verb (used with object), shrined, shrin·ing.
Origin of shrine
Examples from the Web for shrine
Contemporary Examples of shrine
Many clients come from the neighborhood surrounding the shrine.
Denied in his green-card application, he said, “I came instantly that day,” to the shrine.
One of the most important rooms in the temple is the shrine of Sheik Adi ibn Musafir.Fighting Back With Faith: Inside the Yezidis’ Iraqi Temple
August 21, 2014
In a long struggle with a smack addiction, he made novenas at the Shrine of St. Jude, patron of hopeless cases.The Cradle of Jazz, Blues and Gospel Endlessly Rocking
April 25, 2014
Justin Bieber was forced to apologize for his visit to the shrine this week.Caroline Kennedy Is Big in Japan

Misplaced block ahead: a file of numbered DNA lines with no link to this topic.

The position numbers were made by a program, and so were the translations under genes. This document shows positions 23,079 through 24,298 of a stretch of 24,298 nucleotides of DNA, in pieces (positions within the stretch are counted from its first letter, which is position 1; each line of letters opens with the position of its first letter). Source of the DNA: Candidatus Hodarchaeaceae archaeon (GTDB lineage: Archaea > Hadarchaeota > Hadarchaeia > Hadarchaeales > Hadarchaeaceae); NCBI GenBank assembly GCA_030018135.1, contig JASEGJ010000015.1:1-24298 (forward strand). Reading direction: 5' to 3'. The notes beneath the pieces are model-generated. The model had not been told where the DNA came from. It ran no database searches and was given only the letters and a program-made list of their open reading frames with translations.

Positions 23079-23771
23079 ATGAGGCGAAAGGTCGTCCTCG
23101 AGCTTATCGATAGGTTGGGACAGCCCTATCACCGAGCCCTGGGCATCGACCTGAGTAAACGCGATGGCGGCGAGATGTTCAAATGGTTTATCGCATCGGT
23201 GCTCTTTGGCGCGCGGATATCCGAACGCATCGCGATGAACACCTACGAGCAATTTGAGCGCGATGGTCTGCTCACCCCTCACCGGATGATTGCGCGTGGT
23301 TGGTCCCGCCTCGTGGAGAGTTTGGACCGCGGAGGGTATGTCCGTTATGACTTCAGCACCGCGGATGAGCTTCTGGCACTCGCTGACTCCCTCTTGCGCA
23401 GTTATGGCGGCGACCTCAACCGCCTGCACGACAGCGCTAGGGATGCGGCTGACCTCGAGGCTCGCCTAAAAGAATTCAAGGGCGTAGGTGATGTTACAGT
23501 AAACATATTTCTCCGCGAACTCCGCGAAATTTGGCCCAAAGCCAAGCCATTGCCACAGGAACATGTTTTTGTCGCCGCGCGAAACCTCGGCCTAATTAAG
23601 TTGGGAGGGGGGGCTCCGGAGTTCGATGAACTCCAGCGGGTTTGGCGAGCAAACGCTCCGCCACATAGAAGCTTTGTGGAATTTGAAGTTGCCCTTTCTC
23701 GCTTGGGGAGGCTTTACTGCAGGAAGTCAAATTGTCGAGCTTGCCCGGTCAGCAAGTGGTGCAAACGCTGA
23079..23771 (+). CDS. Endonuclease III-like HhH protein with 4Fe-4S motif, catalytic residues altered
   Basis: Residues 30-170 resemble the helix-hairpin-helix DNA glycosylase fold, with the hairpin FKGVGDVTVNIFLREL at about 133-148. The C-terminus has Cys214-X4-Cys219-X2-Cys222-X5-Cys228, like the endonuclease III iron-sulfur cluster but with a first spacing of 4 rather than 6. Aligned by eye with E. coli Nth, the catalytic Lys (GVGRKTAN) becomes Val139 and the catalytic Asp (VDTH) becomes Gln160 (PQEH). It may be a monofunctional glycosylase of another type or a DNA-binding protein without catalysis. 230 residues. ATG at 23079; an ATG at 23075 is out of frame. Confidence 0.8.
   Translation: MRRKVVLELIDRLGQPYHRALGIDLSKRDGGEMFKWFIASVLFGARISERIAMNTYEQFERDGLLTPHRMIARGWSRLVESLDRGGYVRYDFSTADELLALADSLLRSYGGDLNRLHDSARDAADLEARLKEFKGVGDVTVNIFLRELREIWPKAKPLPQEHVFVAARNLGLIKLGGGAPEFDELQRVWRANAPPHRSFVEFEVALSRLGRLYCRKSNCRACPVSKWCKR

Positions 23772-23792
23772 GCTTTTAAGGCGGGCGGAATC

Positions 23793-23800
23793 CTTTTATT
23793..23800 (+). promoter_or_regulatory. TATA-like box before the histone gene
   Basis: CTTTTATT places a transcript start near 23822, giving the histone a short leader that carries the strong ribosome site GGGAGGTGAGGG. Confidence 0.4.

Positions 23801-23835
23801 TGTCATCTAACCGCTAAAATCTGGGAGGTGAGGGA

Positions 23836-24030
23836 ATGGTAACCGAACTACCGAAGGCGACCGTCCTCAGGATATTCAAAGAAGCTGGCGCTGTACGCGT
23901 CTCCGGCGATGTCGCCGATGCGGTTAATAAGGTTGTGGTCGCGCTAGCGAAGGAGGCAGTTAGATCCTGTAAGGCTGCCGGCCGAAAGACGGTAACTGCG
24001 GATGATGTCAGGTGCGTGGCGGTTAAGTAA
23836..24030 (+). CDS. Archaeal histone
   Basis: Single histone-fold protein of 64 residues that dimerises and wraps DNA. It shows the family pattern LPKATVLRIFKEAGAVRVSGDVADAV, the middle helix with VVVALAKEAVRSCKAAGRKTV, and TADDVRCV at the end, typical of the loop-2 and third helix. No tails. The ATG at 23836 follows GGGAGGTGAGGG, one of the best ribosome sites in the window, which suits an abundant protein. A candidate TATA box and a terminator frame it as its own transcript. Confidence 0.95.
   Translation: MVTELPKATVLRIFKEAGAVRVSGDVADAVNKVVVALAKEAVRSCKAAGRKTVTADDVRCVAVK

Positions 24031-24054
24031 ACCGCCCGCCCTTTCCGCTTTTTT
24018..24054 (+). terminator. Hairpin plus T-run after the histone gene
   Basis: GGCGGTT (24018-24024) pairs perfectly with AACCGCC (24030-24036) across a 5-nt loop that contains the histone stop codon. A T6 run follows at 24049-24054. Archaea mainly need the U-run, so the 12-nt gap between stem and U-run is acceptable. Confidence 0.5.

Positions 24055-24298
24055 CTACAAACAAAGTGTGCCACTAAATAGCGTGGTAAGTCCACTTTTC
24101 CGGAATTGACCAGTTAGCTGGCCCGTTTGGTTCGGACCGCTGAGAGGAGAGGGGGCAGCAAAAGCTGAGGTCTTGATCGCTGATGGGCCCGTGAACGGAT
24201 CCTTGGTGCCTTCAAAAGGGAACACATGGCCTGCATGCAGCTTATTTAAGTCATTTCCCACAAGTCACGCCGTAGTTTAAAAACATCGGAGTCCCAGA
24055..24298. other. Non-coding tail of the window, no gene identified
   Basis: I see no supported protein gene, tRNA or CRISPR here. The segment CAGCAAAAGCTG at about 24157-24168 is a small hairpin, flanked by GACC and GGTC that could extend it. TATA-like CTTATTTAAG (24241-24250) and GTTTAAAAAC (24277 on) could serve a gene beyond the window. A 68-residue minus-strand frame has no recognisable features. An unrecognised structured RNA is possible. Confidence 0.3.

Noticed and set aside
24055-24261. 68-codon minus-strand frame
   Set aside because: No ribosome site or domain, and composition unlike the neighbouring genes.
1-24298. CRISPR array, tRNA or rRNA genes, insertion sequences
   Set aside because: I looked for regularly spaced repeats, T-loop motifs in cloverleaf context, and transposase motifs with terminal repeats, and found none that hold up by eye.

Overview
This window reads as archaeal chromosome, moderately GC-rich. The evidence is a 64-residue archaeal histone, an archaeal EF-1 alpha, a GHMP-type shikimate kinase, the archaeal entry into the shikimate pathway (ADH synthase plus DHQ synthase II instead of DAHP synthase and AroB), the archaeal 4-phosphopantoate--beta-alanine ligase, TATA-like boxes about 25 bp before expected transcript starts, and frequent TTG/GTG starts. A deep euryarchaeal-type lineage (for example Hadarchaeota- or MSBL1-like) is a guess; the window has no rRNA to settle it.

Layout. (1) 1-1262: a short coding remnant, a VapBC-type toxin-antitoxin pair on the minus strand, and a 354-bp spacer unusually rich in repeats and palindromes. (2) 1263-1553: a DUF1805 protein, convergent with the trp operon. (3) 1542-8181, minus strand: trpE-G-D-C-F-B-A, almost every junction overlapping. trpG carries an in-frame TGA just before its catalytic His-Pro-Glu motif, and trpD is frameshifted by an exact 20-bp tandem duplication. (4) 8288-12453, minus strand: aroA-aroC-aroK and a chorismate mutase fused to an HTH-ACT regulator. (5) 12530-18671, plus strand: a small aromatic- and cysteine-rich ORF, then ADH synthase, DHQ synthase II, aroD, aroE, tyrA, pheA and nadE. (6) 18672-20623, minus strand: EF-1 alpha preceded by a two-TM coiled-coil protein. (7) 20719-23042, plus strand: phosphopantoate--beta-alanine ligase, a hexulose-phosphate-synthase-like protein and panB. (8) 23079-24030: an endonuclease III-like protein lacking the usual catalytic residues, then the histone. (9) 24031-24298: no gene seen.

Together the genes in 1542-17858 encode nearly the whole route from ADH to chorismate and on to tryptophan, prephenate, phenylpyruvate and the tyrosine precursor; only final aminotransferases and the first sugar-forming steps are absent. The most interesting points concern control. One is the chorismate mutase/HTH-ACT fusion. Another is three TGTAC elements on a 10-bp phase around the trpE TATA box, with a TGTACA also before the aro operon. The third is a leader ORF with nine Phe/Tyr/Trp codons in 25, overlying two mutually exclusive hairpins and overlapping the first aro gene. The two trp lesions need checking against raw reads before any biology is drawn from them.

April 23, 2014
Historical Examples of shrine
At the back of the garden you can see a shrine to the household gods.Buried Cities: Pompeii, Olympia, Mycenae
The church became the shrine of the eikon of the Theotokos 227Hodegetria.Byzantine Churches in Constantinople
Alexander Van Millingen
The darkness of the shrine symbolises the darkness of the world, of life and death and being.Things as They Are
But the oracle comes because we had previously laid siege to the shrine.Essays, First Series
Ralph Waldo Emerson
But the crowd had heard him and the insult offered to the shrine.The Strolling Saint
Word Origin for shrine
Old English scrin "ark (of the covenant); chest, coffer; case for relics," from Latin scrinium "case or box for keeping papers," of unknown origin. From late 14c. as "a tomb of a saint" (usually elaborate and large). A widespread word, cf. Dutch schrijn, German Schrein, French écrin, Russian skrynya, Lithuanian skrine.